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Two new scanning techniques which make use of a computer system may improve diagnostic accuracy of radioisotope scanning.
The two techniques, called transverse section scanning and transmission scanning, actually are byproducts of a computer program being conducted in the Department of Radiology at the University of Pennsylvania. The program is supported by the US Public Health Service and the US Atomic Energy Commission.
Initial clinical studies indicate that these techniques may be applicable in detecting lesions of the brain, liver, lung, and thyroid.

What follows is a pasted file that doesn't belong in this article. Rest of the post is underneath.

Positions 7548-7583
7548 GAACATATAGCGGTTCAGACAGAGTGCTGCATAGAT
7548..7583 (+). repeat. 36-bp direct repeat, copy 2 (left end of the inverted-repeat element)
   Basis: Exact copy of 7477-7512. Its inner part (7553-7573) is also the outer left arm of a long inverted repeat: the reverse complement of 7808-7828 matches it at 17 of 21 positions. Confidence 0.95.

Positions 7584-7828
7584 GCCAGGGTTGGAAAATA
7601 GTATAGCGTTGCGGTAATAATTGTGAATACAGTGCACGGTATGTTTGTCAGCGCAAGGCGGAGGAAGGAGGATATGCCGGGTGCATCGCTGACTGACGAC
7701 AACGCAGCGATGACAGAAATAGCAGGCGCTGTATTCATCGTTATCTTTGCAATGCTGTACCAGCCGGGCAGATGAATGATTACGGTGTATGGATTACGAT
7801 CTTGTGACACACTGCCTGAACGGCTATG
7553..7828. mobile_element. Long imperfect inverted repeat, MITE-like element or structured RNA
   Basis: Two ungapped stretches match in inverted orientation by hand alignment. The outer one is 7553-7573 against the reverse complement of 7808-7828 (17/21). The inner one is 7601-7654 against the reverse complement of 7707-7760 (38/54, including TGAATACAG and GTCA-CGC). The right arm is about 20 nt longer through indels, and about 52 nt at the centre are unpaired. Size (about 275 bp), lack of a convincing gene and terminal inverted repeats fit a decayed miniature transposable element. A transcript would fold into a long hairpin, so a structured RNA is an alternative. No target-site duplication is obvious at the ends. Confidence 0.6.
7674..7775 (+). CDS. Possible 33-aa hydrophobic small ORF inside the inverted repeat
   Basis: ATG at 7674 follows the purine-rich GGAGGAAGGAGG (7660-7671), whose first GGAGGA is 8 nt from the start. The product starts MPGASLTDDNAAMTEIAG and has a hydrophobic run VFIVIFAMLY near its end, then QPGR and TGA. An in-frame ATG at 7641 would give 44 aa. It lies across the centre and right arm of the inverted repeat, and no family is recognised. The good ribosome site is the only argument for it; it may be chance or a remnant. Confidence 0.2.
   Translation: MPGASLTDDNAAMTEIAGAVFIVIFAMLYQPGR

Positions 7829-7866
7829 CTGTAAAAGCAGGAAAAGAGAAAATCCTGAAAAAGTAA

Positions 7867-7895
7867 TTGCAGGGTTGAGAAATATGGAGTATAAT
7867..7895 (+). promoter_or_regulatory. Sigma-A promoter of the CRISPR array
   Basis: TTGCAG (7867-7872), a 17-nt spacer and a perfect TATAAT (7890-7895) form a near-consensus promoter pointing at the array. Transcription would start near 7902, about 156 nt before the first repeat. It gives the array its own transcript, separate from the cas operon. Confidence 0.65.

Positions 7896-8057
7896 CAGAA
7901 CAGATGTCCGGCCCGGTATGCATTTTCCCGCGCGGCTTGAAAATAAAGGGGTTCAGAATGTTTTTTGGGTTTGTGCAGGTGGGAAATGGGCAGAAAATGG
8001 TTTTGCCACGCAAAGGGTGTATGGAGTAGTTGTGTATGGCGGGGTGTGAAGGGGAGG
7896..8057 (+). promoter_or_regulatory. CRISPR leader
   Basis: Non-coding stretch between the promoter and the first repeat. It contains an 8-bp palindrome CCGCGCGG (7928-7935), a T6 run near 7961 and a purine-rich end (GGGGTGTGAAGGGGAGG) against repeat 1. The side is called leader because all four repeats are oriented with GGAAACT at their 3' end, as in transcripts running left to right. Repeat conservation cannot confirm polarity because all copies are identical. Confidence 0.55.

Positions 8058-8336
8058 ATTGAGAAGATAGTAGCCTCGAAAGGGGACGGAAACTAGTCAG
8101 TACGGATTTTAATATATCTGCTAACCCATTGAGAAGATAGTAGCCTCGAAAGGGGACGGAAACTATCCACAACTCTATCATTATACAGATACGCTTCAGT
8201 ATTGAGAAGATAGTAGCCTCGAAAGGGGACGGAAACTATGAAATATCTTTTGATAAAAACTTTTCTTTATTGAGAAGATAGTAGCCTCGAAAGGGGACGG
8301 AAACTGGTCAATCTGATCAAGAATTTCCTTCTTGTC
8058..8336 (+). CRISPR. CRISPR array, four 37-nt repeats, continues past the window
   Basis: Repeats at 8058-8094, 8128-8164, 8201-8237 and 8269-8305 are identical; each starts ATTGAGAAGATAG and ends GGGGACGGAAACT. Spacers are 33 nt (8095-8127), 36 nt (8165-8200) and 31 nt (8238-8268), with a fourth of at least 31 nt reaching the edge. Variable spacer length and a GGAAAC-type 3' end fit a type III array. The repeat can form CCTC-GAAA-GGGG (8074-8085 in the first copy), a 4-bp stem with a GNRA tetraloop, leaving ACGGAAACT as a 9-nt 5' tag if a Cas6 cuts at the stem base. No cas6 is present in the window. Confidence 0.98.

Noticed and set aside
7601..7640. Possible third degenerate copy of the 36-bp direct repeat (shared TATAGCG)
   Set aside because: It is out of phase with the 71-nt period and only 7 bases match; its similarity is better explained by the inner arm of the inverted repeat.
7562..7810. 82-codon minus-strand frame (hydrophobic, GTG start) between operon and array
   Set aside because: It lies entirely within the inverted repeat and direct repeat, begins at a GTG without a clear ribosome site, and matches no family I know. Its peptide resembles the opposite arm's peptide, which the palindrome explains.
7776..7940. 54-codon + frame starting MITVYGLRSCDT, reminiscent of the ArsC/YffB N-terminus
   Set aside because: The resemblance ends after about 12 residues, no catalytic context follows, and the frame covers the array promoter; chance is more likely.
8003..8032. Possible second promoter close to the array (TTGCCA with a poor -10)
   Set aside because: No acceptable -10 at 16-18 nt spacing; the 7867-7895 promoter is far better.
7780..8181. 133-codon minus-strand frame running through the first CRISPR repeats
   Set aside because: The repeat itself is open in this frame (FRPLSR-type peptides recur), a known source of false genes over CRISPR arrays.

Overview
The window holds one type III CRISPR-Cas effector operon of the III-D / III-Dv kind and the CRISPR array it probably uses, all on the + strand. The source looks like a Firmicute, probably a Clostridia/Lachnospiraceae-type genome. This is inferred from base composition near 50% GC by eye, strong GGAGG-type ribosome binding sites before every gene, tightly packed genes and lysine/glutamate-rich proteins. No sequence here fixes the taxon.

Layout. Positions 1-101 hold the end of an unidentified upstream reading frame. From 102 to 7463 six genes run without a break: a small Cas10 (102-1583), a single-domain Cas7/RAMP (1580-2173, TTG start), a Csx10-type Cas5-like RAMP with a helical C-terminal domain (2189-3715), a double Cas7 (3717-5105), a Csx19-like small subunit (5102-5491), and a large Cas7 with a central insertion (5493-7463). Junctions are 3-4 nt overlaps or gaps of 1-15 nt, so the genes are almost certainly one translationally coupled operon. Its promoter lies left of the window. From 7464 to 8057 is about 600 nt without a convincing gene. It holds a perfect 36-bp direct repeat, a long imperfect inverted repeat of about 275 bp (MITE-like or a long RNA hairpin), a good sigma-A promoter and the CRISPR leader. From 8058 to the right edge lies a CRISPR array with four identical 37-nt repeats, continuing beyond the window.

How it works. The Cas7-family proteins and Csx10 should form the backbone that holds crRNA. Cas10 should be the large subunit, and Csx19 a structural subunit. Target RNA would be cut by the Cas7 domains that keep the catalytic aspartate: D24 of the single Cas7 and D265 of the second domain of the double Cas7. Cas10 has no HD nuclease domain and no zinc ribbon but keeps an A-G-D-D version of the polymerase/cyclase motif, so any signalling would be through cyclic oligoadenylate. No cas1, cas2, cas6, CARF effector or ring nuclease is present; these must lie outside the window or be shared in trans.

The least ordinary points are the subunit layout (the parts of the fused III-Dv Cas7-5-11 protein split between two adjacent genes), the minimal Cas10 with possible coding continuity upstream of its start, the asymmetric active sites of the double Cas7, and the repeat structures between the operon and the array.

David E. Kuhl, MD, assisted by Roy Q. Edwards, project engineer, began experimenting several years ago with a computerized radioisotope scanner with a dual detection system. The instrument was designed to evaluate rectilinear, cylindrical, and sectional scanning, and to investigate other possible modes of motion scanning. It was from these investigations that transverse section and transmission scanning evolved.
In an interview with JAMAMedical News, Dr. Kuhl
Computer Sharpens Scanning Results. JAMA. 1966;195(12):44–45. doi:10.1001/jama.1966.03100120022007
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